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Association for Behavior Analysis International

The Association for Behavior Analysis International® (ABAI) is a nonprofit membership organization with the mission to contribute to the well-being of society by developing, enhancing, and supporting the growth and vitality of the science of behavior analysis through research, education, and practice.

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43rd Annual Convention; Denver, CO; 2017

Event Details

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Paper Session #191
Behavior Analysis and Sustainability
Sunday, May 28, 2017
9:00 AM–9:50 AM
Hyatt Regency, Mineral Hall A-C
Area: CSS
Instruction Level: Intermediate
Chair: Angela Sanguinetti (University of California, Davis)
Behavior Analysis and Eco-Feedback Technology
Domain: Theory
ANGELA SANGUINETTI (University of California, Davis)
Abstract: Eco-feedback technology provides consumers with information related to their resource (energy, water, food) consumption with the aim of promoting environmentally-responsible behavior. This talk will survey behavior analysts past, present, and potential future conceptual and applied contributions to eco-feedback. The audience will learn about popular and cutting edge eco-feedback technologies and related opportunities for behavior analysts across various sectors, including transportation (in-vehicle feedback regarding fuel efficiency), residential (home energy and water reports and energy management technology), and commercial/cross-sector (digital dashboards and informational art installations). The talk will also introduce an interdisciplinary theory of effective eco-feedback.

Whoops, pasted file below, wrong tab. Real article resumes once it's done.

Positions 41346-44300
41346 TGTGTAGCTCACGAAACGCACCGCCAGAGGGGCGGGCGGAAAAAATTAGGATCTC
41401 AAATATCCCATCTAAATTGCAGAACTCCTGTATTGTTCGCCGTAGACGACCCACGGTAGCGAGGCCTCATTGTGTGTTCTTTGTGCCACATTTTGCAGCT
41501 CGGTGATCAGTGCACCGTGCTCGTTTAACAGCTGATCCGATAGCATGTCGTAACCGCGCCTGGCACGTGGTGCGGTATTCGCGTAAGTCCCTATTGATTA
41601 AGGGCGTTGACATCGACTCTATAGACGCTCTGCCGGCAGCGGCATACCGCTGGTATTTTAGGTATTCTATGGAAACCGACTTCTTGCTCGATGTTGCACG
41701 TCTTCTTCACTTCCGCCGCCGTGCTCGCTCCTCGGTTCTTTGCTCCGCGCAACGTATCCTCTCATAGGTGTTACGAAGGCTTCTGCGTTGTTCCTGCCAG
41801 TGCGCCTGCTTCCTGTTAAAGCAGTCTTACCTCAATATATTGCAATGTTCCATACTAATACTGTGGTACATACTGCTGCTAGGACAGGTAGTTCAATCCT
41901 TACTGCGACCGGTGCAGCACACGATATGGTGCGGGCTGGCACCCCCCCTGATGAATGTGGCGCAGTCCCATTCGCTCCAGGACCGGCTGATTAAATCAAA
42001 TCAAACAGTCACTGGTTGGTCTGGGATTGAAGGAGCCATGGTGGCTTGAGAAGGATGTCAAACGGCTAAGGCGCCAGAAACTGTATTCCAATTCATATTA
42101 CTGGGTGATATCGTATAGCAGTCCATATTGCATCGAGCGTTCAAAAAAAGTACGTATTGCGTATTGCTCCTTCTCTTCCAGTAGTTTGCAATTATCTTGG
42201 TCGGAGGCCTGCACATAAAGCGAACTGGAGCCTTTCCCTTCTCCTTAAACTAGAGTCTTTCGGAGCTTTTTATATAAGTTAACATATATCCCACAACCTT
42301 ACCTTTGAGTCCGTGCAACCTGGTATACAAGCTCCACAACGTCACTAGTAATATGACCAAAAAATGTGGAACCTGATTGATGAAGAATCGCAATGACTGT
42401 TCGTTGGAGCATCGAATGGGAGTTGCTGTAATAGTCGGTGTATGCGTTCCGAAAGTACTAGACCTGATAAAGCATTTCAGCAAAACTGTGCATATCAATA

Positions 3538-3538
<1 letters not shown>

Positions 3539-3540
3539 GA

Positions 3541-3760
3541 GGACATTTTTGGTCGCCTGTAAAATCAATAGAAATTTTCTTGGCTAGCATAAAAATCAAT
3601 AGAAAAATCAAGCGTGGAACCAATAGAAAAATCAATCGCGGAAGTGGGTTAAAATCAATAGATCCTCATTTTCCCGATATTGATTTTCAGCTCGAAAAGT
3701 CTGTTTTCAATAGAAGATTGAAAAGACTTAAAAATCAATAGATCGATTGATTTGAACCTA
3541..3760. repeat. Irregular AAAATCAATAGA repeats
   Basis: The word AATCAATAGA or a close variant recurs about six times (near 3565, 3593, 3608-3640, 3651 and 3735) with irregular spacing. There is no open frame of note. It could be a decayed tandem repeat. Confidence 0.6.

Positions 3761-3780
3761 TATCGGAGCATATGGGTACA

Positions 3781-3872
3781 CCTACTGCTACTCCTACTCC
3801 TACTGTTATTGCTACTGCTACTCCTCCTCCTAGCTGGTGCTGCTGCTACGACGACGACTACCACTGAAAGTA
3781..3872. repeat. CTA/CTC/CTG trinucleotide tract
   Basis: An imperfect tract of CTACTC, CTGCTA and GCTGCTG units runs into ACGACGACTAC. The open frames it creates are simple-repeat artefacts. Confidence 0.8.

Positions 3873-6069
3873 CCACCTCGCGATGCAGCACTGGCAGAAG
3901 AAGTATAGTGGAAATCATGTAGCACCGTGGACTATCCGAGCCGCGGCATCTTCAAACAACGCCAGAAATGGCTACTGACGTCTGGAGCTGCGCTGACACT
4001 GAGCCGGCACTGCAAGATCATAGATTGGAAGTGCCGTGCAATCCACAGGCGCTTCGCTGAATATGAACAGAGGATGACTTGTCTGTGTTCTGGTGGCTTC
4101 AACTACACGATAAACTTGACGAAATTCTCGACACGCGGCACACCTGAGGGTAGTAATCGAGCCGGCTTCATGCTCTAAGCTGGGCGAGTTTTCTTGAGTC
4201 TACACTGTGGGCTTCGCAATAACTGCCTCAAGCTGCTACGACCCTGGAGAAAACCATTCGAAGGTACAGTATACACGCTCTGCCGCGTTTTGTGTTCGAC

CANCELED: Behavior Required: Behavioral Recycling as a Model for Sustainable Living
Domain: Theory
MICHAEL B. EHLERT (University of Guam)
Abstract: Thompson (2010) argued that humans should mitigate the effects of climate change, must adapt to them, yet likely will suffer from them. Progress toward technological solutions seems apparent. Nevertheless, atmospheric gases surpass critical levels and changing weather patterns create havoc causing substantial suffering. Skinner (1974) argued that technology alone would not solve our problems. Human behaviors effect on sustainability has been observed for decades, with calls for behavioral solutions along with the technological. Still, effective methods to change behavior elude environmental scientists. The essentiality of behavior is unsurprising to behavior analysts, and we have successfully increased eco-friendly behavior. Promisingly, Alavosius et al. (2016) cogently argues to extend a focus on individual behavior into organizations and policies. Yet, the impact of behavior analysis on sustainability science and policy remains relatively small. Why? Sustainability science needs a behavioral model that connects common individual acts to outcomes that impact the global climate on a glacial time scale. In this paper, I argue that disposing waste conceptualized as the choice to recycle or trash could provide an effective model. Conceptualized as choice, behavioral recycling provides a convenient research protocol, avails a substantial research body, and provides promise for contributing to mainstream sustainability science.
 
 
 

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